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MACC’s DPP Kevin Insists Notices To Lawyer Rosli Properly Issued

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KUALA LUMPUR: Kevin Anthony Morais, the Malaysian Anti-Corruption Commission (MACC)’s deputy public prosecutor, today stressed that issuance of notices against lawyer Datuk Rosli Dahlan were done according to the law.

Testifying at the High Court here today, Morais said that he still had valid grounds to issue the notices.

Denying that the notices had been issued for improper motives, he insisted:

“They were issued based on investigations and accordance to the law.”

Anti-Corruption Agency (ACA) was upgraded as MACC, an independent Commission in 2009.

Morais added that he had reason to believe that a crime had been committed under Section 11(a) of the then Anti-Corruption Act 1997 based on investigations carried out by investigating officer Saiful Ezral Ariffin.

Section 11(a) provides that any agent who corruptly accepts or obtains any gratification as an inducement or a reward for doing any act in relation to his principal’s affairs or business commits an offence.

Morais, former Deputy Director of MACC’s Legal and Prosecution Division claimed that he issued the notices premised on that suspicion.

Denying that the notices had been issued for improper motives, Morais as quoted by Free Malaysia Today insisted, “They were issued based on investigations and accordance to the law.”

Rosli had been charged in the Sessions Court in October 2007 for allegedly failing to declare his assets pursuant to notices dated July 17, 2007 and August 16, 2007 issued by Morais.

He was, however, acquitted in December 2010 without his defence being called.

Morais acknowledged that Sessions Court judge Abu Bakar Katar had rejected the reasons given by him for the issuance of the notice.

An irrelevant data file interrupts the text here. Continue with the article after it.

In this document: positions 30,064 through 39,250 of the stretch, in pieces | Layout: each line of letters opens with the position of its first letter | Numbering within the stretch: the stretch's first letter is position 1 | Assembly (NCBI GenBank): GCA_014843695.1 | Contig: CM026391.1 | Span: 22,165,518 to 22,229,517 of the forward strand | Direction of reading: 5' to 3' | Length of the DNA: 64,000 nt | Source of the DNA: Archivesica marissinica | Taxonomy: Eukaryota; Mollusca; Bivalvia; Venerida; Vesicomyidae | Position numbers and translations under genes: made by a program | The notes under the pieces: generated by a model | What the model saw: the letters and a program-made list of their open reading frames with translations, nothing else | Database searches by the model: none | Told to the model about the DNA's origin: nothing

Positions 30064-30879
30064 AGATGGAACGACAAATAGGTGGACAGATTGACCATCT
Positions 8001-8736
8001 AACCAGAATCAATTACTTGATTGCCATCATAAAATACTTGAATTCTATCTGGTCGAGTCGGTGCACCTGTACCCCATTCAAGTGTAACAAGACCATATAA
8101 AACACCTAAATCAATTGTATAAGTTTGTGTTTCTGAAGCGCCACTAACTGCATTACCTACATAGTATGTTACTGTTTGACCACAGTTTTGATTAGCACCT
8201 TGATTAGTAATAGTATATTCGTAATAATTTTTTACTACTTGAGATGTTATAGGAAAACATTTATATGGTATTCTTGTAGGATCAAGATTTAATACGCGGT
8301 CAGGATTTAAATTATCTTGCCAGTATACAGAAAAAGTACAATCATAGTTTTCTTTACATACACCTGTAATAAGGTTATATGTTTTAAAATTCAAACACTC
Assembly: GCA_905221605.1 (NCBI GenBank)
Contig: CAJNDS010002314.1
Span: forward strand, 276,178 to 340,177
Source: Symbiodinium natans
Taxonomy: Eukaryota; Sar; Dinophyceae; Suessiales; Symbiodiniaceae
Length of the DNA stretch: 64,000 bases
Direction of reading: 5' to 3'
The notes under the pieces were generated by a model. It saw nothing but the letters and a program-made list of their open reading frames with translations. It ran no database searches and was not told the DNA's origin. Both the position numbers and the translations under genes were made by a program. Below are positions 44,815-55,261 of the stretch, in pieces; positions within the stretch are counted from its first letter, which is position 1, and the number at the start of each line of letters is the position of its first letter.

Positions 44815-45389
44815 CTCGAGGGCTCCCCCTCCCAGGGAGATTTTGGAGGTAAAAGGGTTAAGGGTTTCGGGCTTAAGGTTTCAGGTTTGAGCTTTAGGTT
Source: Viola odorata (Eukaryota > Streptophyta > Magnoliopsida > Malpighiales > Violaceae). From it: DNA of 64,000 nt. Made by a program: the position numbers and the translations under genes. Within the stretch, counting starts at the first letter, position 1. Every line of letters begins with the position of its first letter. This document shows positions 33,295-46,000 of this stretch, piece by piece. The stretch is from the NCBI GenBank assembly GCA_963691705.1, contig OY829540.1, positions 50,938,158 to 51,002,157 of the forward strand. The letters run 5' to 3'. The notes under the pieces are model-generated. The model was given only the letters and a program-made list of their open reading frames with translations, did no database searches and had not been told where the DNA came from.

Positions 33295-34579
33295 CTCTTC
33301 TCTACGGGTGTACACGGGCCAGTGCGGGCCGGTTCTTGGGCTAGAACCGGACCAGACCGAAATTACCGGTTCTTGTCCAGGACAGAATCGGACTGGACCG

He also admitted the notices issued to Rosli and Datuk Ramli Yusoff, former Bukit Aman Commercial Crime Investigation Department Director, were inter-connected and that Judge M Gunalan had found that he had issued the notices “under strange circumstances in that it was based purely on the unsubstantiated and unsupported allegations by a complainant with dubious character having antecedents.”

“I was informed by the prosecutor who handled the case that the judge did not accept my reasons for issuing the notices,” Morais testified during cross-examination, “but I do not agree”.

Denying that the notices had been issued for improper motives, Morais insisted, “They were issued based on investigations and accordance to the law.”

He added that he had reason to believe that a crime had been committed under Section 11(a) of the then Anti-Corruption Act 1997 based on investigations carried out by investigating officer Saiful Ezral Ariffin.

Section 11(a) provides that any agent who corruptly accepts or obtains any gratification as an inducement or a reward for doing any act in relation to his principal’s affairs or business commits an offence.

He needed to declare his assets to enable the Anti-Corruption Agency to investigate whether he held any assets for Ramli, Morais said.

“However, in (Rosli’s) written reply, he did not comply with the orders but instead gave his opinions and raised questions on the matter,” he said.

The trial continues on Tuesday, June 9, 2015.

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